Worldind Days, Bristot Coffee, and Spice Mills
Posted June 4, 2002 3:05pm
Worldwind days are here. And I am lost.
It's true. My life is pretty hectic, much because of my own doing, and I rely on my PocketPC to tell me where to go, at what time, and what locations. But I'm currently without my PocketPC - I sent it off to Compaq yesterday for service because it died on me. And I'm so completely lost, it's not funny.
So much so that I picked up a Sony CLIE T415. Yes it's a Palm Pilot instead of a Pocket PC device, (different operating systems), but hey, I need a Palm device anyway for a new development for this website, for CoffeeGeek, and for our company - mobile channels. That's some cool stuff, and I hope we can get it out the door soon.
Anyway, this is the CafeTalk Coffee Rant, and I do have lots of news.
First up are some of the coffees I've been trying since SCAA. One major surprise for me (and a pleasant one at that) is the Bristot Whole Bean bag that Owen Doorly of ProCaffe SpA gave me at the SCAA Show. The whole bean blend's name is Tiziano, and it is roasted to a "Full City" style roast (a roast descriptor that Owen finds amusing, given that Bristot is located in the Dolomite mountain range, far away from major cities).
I really enjoyed this blend and roast. And I'm not the only one. I gave out samples to a few people and the comments I got back were almost entirely positive about the bean. One of the people I gave samples to called it an exceptionally smooth blend that lended itself to a variety of brewing methods. Another person thought that the notes and flavours of the blend were docile, yet present, which in layman's terms means the blend was mellow but flavours did come through the cup.
I like a coffee like that. So much so that I've asked Owen to send more samples of the Tiziano so I can distribute more of it to a few people around Vancouver, people who may be interested in importing it. As far as pre-roasted, prepackaged whole bean, there's not many I've had in recent memory that were more satisfying to me.
If you're in the States, you can get this bean from Spinazzola Direct, but I don't know the pricing. The Bristot Page with the Tiziano is a bit buried, but can be found here.
Another coffee I tried from the show is one I've always liked, and I guess I just used my mooch status to get some free. Those who have tried this bean will know it is a good one, but in case you haven't tried it yet...
You should check out the offerings from the Kauai Coffee Company. I got to roast samples of their Estate Reserve (most expensive and best overall quality), Estate Reserve Peaberry (also right up there), and the very good Estate Prime and Peaberry Prime.
I did notice a slightly better taste from the Estate Reserve when compared to the prime, but really, the difference was miniscule, and you have to really work and cup them to notice it. I didn't cup, but I did compare side by side batches in real brewing methods.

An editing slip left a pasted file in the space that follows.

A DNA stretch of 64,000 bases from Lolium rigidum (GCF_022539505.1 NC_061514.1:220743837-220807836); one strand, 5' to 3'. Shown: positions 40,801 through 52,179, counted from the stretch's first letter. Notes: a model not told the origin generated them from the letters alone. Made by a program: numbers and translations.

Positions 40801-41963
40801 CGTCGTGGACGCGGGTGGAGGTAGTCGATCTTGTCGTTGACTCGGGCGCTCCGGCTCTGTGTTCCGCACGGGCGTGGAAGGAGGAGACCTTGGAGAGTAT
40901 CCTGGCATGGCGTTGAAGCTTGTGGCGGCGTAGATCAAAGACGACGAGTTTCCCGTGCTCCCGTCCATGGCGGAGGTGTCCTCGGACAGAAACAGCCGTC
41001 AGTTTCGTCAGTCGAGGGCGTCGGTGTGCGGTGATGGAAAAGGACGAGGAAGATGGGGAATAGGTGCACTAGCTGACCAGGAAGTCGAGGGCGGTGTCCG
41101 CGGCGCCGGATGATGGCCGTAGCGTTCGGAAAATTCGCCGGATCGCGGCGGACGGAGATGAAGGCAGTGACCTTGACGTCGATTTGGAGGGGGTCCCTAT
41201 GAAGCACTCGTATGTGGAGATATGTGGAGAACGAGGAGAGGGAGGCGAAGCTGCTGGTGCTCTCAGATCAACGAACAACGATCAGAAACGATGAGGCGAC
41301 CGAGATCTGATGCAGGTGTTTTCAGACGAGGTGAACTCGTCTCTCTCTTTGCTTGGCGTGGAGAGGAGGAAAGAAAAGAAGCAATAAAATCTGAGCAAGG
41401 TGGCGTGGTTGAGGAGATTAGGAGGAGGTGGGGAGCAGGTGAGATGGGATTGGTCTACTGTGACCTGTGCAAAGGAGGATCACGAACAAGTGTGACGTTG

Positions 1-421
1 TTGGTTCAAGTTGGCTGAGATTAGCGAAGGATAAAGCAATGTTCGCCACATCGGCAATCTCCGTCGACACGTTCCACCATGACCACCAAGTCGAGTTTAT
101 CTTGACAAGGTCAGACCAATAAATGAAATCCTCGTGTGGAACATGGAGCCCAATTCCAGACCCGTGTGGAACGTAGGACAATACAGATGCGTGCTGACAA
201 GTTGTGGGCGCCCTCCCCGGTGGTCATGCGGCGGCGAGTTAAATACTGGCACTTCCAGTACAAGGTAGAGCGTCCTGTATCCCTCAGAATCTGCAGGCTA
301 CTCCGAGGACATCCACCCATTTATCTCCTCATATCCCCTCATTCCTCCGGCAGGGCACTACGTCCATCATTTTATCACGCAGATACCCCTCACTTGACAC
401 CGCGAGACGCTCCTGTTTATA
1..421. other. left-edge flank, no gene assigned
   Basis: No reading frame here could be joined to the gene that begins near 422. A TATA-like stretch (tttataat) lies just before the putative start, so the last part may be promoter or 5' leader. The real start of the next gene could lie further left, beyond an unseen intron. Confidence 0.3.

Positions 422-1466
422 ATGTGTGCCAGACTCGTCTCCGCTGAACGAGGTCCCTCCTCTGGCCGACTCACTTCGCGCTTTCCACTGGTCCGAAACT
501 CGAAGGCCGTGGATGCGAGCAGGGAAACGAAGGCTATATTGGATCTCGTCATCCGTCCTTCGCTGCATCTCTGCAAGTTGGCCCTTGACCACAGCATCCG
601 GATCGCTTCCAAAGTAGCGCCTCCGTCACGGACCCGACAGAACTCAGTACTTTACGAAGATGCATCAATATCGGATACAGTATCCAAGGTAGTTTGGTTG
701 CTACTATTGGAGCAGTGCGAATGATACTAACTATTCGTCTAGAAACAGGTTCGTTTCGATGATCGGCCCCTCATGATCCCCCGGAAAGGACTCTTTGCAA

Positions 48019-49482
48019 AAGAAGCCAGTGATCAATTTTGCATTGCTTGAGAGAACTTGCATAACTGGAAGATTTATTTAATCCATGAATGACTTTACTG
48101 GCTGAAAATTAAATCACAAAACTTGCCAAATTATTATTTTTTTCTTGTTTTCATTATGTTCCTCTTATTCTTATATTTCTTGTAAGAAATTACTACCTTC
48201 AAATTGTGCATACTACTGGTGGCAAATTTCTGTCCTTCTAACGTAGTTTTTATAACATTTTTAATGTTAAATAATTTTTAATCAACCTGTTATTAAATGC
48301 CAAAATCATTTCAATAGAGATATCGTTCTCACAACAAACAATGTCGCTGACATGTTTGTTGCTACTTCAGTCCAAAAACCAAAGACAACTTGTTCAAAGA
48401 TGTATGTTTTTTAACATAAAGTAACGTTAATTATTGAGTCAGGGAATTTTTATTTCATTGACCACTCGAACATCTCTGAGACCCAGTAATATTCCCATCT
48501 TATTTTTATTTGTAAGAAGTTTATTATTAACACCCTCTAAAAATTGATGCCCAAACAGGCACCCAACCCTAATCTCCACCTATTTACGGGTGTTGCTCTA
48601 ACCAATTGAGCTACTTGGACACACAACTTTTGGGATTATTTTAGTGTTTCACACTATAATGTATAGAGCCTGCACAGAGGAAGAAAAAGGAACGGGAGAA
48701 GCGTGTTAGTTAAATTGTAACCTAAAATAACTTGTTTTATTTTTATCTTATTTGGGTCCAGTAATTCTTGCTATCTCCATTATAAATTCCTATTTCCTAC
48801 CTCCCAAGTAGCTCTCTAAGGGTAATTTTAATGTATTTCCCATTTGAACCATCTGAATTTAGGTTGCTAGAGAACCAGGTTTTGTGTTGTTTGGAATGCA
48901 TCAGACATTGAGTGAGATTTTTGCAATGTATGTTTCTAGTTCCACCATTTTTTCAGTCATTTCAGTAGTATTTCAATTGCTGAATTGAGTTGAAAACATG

Kauai coffee beans never let me down. It is a chocolatey note bean, mellow (can you tell I like the more mellow coffees), very well suited for vac pot, drip, and press pot brewing. In espresso blending, it would be your equalizer bean, adding chocolate and sweet notes, but also balancing out the more bright or more body beans.
Green goes for around $7 per lb direct from them, and if you buy in bulk, you can save even more money. And very important for me - the farmers involved with Kauai are paid some of the highest wages in the coffee world. Spend your money on this coffee, and not only do you get a great bean, but you get the satisfaction of knowing people are being paid a decent, living wage for getting it to you.
I attended the Tea (ugh) and Coffee Expo in Vancouver this past Sunday and Monday, and really enjoyed the show. I got to meet a lot of great folks in the business, including the next president of the SCAA, David Griswold. I saw some good products, and even managed to get a lot of samples for an upcoming article on the CoffeeGeek site for frozen drinks. (yes, I'm flush in Smoothie and Frappuccino-style drink mixes at the moment).
One really cool product I have never seen before was at the Asian Family Foods booth, a booth primarily pushing Tea (ugh) products. Tea didn't catch my eye, but a new product from a revamped line they carry certainly did.
They sell a line sugar and spice mills under the brand "taikoo voyages". That's right, sugar and spice mills. I liked them so much, I actually bought their show display models - a chocolate and sugar spice mill, and a cinnamon and sugar spice mill. The chocolate one has crystal sugar chunks and what looks like 3 or 4 types of hard chocolate bits in it. Turn it upside down, twist the handle, and you have fresh milled toppings for cappuccinos and desserts (we also tried it on a Tiramisu cake Jeanette made).
The cinnamon one has broken up bits of cinnamon sticks and several types of unrefined sugar chunks, the crystal clear type and others. It works great, and it's a nice little finish to your cappuccinos when making them for friends, and the bonus is, you can show off your latte art to people unadorned, then let them use these mills to top off their drinks at the table. The retail is, I think, $12 Cdn. They don';t list them on the website, but if you call, you can probably find out more about the product line.